The Museum’s Blog

Merville – 100 Years and Counting Part 3

The soldier settlement of Merville consisted of more than just farmland. By May of 1919 bunkhouses for single men, a cook house, office, stables and a general store had all been erected at the town centre along the Island Highway under the direction of the Land Settlement Board. By July there were fifty shacks up for settler families.

North of Nurmi Road, the Erskine & May sawmill was in operation by 1920. It seems that Erskine and May made quite a name for themselves in the area. Story goes that they had difficulty cutting a straight line and much of their lumber had an obvious taper.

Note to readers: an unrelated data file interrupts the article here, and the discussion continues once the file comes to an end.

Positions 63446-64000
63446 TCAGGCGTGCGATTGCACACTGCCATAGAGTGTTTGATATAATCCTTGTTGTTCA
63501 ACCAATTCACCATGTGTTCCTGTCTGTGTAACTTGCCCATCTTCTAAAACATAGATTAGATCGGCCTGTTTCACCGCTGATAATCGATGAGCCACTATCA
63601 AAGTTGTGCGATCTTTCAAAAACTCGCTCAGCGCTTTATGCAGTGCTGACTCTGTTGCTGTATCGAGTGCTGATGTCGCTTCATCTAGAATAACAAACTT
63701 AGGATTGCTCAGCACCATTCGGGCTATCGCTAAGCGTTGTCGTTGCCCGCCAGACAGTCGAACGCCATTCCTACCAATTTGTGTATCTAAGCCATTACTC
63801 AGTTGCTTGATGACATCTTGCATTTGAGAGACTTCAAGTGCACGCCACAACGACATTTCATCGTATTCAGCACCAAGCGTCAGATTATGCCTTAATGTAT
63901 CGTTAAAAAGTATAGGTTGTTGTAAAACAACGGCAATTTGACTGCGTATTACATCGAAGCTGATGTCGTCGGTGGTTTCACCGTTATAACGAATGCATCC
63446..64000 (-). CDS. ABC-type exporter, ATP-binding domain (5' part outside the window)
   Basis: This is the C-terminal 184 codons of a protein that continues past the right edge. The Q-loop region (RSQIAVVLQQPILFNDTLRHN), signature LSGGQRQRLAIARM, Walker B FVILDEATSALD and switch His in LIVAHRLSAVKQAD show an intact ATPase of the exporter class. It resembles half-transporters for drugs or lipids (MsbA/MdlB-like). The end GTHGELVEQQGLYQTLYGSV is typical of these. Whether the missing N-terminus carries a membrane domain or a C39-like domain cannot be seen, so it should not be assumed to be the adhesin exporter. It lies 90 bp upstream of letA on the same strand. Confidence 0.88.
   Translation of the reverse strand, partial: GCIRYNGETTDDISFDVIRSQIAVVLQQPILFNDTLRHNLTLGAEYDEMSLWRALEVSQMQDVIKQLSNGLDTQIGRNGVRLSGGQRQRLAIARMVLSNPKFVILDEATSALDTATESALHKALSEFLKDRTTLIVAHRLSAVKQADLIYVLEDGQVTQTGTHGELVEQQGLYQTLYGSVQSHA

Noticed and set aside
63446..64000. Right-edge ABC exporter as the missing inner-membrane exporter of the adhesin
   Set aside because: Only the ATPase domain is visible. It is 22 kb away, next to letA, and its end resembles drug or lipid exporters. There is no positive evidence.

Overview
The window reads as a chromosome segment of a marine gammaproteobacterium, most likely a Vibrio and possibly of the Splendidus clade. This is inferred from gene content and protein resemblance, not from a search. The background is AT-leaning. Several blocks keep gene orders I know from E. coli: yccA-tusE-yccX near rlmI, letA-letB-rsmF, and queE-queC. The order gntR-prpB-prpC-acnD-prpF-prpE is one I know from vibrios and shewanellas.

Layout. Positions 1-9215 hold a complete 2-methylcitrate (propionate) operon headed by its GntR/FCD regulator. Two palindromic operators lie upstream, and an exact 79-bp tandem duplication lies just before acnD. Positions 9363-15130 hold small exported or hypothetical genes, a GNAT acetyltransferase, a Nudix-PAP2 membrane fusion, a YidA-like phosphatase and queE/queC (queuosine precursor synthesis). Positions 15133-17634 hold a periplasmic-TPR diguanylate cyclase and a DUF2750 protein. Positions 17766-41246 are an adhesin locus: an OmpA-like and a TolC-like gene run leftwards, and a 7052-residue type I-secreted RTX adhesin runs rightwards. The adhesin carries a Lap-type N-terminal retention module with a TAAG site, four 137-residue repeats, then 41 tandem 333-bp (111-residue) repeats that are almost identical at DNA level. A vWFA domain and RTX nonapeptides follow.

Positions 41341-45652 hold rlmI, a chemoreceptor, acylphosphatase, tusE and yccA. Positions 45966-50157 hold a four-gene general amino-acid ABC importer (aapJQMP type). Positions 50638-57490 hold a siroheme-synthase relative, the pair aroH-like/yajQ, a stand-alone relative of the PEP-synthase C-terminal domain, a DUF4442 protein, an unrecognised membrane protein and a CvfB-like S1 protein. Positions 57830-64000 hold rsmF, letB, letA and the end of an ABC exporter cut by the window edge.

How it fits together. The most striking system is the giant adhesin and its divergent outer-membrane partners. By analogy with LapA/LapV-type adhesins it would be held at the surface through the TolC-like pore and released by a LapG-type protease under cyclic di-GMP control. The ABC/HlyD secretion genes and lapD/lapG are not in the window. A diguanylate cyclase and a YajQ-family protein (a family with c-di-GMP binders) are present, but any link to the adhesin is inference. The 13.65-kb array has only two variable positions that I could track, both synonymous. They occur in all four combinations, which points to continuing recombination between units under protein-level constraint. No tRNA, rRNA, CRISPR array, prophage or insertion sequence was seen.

But it wasn’t their reputation for wonky wood cutting that made them a topic in the BC Legislature.

Their fellow settlers had complained about having to pay $5 to $5.50 per thousand feet higher for lumber from the Erskine & May mill.

The Hon. E.D. Barrow, Minister of Agriculture, explained it this way: “Now I do not think this is a fair criticism from the point of view either of the board or the Merville settlers. As far as the board is concerned the Erskin[sic] & May lumber was cut entirely by white labor at wages in the neighborhood of 55 cents per hour, ordinary white men’s wages. In fact, most of the employees were settlers themselves. On the other hand all the outside lumber was cut by Orientals at low wages.” Source: Argus newspaper, November 10, 1921.

The Erskine & May mill was destroyed in the 1922 fire.